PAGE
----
Should there be a standard way to give credit in a weblog entry?

· Weblog Concepts

A lot of smart people have been thinking about the data model of a weblog entry (going back to the weblog profile for RSS initiative that stalled out and partly led to the Pie process), and particularly what are the likely meanings of the link element, which can be (as originally invisioned) a link from a description to a full item, or (as Blogger’s link field and bookmarklets imply) a link to an external resource that the weblog entry comments on, or (as is commonly generated by Movable Type) a permalink for the entry, regardless of whether a summary, excerpt, or complete body text have been packed into the description field.
Those are the three most likely key links in a blog entry, and they are sometimes the same thing, especially when there is no external resource. Including links in an entry body doesn’t inherently populate the link feed, although in theory a blog tool could grab the first anchor href, if any, and use that as the default link, if not overriden. Instead, the default seems to be the permalink, with the option – in some tools – over overriding with an external-resource link.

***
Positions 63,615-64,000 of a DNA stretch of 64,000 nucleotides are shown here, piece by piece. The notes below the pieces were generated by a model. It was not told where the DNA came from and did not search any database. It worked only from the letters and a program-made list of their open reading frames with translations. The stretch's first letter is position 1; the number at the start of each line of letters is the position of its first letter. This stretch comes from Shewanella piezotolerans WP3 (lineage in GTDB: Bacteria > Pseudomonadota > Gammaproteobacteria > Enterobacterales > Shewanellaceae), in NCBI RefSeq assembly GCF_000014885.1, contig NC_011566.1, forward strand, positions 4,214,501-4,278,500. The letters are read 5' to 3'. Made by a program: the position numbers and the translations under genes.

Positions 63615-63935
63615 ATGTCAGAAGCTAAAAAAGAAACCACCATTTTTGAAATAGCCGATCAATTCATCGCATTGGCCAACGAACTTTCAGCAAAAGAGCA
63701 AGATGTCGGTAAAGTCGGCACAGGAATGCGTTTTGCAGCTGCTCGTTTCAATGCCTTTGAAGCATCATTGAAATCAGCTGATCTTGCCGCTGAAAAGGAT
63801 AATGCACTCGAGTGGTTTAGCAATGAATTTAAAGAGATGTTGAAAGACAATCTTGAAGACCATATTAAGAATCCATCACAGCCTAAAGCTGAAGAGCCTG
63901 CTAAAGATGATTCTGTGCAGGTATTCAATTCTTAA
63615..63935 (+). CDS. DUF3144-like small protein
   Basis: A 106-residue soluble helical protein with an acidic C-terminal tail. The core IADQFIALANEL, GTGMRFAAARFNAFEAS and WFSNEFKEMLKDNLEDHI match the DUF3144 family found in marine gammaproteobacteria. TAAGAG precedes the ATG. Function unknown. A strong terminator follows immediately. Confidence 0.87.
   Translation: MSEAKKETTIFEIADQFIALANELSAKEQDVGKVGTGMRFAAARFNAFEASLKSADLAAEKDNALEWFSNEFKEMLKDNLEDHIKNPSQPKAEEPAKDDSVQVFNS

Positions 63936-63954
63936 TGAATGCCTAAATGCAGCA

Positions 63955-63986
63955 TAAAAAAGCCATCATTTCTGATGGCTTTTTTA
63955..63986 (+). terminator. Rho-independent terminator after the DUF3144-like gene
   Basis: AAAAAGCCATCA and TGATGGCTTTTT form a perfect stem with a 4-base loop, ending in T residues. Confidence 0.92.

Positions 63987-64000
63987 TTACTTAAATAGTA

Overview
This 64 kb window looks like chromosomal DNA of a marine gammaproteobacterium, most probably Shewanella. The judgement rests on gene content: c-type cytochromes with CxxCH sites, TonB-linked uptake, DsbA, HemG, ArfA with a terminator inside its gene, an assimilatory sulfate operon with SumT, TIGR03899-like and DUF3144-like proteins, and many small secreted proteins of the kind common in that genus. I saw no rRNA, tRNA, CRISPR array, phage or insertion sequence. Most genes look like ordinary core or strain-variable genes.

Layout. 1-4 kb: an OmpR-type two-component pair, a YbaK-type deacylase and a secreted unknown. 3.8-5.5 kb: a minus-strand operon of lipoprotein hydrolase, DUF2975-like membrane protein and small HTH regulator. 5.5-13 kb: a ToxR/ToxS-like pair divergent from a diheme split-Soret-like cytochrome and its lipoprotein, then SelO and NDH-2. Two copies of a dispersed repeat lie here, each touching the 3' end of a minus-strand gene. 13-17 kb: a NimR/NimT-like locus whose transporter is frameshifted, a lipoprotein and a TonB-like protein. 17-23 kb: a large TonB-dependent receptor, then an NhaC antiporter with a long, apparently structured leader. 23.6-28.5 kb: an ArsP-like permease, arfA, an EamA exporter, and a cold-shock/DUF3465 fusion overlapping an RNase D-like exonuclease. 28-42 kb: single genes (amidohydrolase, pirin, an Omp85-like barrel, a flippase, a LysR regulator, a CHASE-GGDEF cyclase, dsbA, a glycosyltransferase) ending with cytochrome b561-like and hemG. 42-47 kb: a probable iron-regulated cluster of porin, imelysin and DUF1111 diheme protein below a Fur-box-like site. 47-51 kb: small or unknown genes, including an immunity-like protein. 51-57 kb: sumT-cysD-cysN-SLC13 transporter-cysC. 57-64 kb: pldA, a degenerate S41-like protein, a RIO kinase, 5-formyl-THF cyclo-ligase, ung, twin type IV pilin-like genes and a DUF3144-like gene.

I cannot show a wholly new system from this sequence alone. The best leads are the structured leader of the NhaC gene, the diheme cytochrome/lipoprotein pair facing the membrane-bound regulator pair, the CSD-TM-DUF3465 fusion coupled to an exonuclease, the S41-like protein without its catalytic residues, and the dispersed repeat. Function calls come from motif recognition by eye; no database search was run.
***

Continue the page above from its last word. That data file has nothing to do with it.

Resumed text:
During the RSS 2.0 process, a “b link” module was proposed by Mark Pilgrim, as a kind of “the blog I’m currently reading or recommending” and adopted into the spec by Dave Winer, but it didn’t really catch on, being a sort of off-the-cuff vanity item.
There’s another kind of link, however, that I think most of us have been overlooking, although its presence in the blog world is nerly ubiquitous, under a numer of different names. What I’m talking back is a link that credits the source of an item. Like many people in the blogosphere, I consider it good netiquette to include a link to the source of an item, particularly when the resource isn’t at the time generally available from many sources. Radio, for example, automatically captures that link when you post from its aggregator.
I think this “via link” or “hat tip” should be acknowledged as a well understood, if optional / conditional (only if there is a key source) field in the weblog data model. Not only is it “nice,” it would actually make it easier to trace the spread of ideas, a kind of reverse tracking-back.